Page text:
Hello, and welcome. I am a licensed attorney and happy to assist.
The answer is likely located in the document itself. If not, there is still a workaround.
If the document states that the "property owner" has the right, you could be construed as the intended beneficiary as it could be argued that the right runs with the land. If the former owner was only designated by name, the answer will turn on whether or not the right is assignable. The allowance or prohibition of assignment should appear in the document granting the right.
If neither of these bode well in your favor, the former owner could purchase the land jointly with you, with your funds/credit, then quit claim it back to you. The two of you would want to memorialize the agreement so there is no funny business or complications.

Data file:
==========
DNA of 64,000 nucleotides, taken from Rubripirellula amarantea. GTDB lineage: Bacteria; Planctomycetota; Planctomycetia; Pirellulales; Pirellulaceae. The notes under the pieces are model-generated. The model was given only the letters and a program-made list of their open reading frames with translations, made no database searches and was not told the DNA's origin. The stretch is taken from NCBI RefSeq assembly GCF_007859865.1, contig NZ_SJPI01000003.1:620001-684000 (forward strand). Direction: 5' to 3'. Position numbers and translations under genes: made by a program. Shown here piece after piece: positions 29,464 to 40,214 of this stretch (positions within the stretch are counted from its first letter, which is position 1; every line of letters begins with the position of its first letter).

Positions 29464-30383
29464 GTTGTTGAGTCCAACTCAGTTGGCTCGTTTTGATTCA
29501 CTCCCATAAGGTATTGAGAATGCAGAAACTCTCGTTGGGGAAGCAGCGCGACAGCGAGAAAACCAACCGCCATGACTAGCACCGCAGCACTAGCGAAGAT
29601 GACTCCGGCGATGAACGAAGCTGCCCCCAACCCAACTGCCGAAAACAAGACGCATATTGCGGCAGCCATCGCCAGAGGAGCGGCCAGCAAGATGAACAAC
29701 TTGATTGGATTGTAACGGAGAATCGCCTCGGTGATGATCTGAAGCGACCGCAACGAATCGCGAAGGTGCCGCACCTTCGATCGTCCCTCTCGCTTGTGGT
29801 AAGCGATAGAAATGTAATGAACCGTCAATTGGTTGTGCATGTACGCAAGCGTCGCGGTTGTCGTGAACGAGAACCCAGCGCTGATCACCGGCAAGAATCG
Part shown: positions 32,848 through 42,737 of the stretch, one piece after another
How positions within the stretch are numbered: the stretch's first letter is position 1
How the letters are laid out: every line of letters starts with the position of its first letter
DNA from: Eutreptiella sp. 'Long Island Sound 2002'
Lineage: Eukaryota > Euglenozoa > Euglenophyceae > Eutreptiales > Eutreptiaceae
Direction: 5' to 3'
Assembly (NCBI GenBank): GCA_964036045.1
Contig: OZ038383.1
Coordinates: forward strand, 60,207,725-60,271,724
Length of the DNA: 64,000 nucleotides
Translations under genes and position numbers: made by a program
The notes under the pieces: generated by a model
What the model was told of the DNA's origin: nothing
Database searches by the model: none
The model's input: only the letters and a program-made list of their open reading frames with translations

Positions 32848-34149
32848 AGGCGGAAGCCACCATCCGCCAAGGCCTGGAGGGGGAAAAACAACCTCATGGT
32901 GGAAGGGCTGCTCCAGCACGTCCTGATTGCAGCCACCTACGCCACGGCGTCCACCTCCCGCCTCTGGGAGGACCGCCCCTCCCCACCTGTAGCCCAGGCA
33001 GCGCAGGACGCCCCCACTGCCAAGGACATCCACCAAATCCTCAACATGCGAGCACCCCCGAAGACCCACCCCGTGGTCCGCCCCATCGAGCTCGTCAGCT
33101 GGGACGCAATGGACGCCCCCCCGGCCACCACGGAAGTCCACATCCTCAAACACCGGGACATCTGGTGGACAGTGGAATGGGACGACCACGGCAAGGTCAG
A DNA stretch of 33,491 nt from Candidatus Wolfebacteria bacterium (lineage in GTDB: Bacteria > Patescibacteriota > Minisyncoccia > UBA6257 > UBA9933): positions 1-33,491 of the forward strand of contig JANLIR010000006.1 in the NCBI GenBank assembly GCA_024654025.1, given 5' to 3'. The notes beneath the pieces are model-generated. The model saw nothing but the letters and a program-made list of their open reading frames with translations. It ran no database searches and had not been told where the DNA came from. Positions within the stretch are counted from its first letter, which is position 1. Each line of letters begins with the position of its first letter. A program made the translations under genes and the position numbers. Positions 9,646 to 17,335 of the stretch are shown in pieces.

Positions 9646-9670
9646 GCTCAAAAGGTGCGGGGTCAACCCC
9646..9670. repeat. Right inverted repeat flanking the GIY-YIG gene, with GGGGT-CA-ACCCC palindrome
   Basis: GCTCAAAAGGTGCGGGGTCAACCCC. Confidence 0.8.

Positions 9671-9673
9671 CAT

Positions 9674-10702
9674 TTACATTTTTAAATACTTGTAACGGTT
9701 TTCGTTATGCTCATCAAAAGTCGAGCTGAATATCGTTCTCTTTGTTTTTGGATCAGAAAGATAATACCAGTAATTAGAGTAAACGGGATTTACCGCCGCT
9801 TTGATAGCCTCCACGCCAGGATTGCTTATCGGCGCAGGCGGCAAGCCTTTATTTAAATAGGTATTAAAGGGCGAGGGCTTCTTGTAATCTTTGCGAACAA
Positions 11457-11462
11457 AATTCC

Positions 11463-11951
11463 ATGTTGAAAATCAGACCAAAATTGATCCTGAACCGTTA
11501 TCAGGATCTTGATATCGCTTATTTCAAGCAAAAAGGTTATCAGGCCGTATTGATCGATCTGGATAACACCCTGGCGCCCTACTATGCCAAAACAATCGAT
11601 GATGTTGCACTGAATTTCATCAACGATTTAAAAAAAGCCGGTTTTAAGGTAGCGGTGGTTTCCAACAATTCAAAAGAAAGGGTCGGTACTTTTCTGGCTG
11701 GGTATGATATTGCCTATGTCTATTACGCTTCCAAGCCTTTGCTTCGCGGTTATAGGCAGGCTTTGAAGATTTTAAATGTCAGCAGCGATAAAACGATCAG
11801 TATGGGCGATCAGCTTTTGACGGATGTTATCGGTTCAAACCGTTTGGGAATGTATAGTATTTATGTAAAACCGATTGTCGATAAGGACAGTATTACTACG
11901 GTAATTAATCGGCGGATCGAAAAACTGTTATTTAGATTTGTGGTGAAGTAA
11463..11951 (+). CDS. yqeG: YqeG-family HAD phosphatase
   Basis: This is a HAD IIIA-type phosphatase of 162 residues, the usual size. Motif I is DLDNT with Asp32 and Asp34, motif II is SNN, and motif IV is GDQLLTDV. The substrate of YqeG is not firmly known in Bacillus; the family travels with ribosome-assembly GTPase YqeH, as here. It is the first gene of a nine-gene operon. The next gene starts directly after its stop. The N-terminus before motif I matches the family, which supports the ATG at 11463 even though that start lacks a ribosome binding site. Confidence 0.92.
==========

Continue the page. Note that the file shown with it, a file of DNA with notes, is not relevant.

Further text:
I hope this helps. If you need additional information or clarification, just let me know and I'll continue to provide assistance. If I have addressed your issue and/or pointed you in a positive direction, please let me know that, as well. Also, please remember to leave a positive rating when prompted, as that is the only way attorneys on this site are credited for the help we provide.